I know the method to the find the minimum pumping length of regular language by constructing minimal DFA and finding the number of states but I am not able to quite understand why is it working.

For example, $L = (10)^*$. Here minimum pumping length is 1 by constructing DFA. But by pumping lemma, how can there be a string of length 1 belonging to $L$? As pumping lemma says the string $S$ should be such that $|S| \le p$ and $S$ should belong to $L$, where $p$ is the pumping length, and here there is no string of length 1 belonging to $L$.


1 Answer 1


Your example in fact demonstrates that the pumping length can be smaller than the number of states in the minimal DFA. In your case the minimal DFA contains 3 states, but the pumping length is 2.

The pumping length of a language $L$ is the minimal $p$ such that every word $w \in L$ of length at least $p$ can be written as $w = xyz$, where $|xy| \leq p$, $y \neq \epsilon$, and $xy^iz \in L$ for all $i \geq 0$.

If $L$ contains no words of length $p$ that's not problematic at all. For example, the pumping length of $\{ w \}$ is $|w|+1$. In that case the pumping property holds vacuously.

  • 1
    $\begingroup$ The answer was minimum pumping length can be atmost 2 and minimum 1. So 1 was the answer and not 2. And yes for finite languages, I know pumping length is |W| + 1. Can you please tell how can it be 1? $\endgroup$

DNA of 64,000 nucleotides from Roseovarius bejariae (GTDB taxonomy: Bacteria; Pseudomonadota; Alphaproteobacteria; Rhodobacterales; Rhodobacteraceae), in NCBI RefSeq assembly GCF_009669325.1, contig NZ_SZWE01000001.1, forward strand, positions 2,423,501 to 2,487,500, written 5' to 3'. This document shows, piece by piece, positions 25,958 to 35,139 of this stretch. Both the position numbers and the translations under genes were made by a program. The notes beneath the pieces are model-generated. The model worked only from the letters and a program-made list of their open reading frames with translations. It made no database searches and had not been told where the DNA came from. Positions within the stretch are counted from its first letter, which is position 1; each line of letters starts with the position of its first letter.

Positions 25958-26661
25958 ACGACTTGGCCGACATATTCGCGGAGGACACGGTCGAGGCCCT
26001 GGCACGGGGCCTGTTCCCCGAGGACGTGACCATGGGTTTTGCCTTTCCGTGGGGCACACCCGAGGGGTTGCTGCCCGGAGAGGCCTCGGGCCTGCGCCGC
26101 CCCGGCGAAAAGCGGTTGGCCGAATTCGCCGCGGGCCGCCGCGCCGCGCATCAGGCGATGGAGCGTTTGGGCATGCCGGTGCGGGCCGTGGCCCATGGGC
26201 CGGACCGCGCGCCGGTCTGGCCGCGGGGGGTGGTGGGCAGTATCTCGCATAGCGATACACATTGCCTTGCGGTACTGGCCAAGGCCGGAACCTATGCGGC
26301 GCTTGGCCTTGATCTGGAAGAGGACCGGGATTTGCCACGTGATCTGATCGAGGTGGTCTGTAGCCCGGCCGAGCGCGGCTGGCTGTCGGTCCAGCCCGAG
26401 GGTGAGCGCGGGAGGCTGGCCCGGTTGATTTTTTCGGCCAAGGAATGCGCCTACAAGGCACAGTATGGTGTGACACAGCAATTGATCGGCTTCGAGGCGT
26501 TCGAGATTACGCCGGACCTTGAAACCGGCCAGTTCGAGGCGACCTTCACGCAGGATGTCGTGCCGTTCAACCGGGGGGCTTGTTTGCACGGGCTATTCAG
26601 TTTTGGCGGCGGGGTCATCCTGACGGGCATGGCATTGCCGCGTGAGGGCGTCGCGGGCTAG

– Sagar P
    Commented Nov 27, 2017 at 20:01
  • $\begingroup$ The minimum pumping length is a single number. It's either 1 or 2. According to my definition, it is 2 rather than 1. Perhaps you're using a different definition which doesn't require $|xy| \leq p$. $\endgroup$ Commented Nov 27, 2017 at 20:02
  • $\begingroup$ When we find the minimum pumping length using minimal DFA, the answer is longest path from initial state without a cycle right ? So even with minimal DFA, the answer comes out to be 1. $\endgroup$
    – Sagar P
    Commented Nov 27, 2017 at 20:03
  • $\begingroup$ It really depends on the definition of "minimum pumping length". I have given my definition. What is yours? $\endgroup$ Commented Nov 27, 2017 at 20:04
  • $\begingroup$ The one is wikipedia which is same as yours. Even my textbook uses the same. $\endgroup$
    – Sagar P
    Commented Nov 27, 2017 at 20:06

Your Answer

By clicking “Post Your Answer”, you agree to our terms of service and acknowledge you have read our privacy policy.

Not the answer you're looking for? Browse other questions tagged or ask your own question.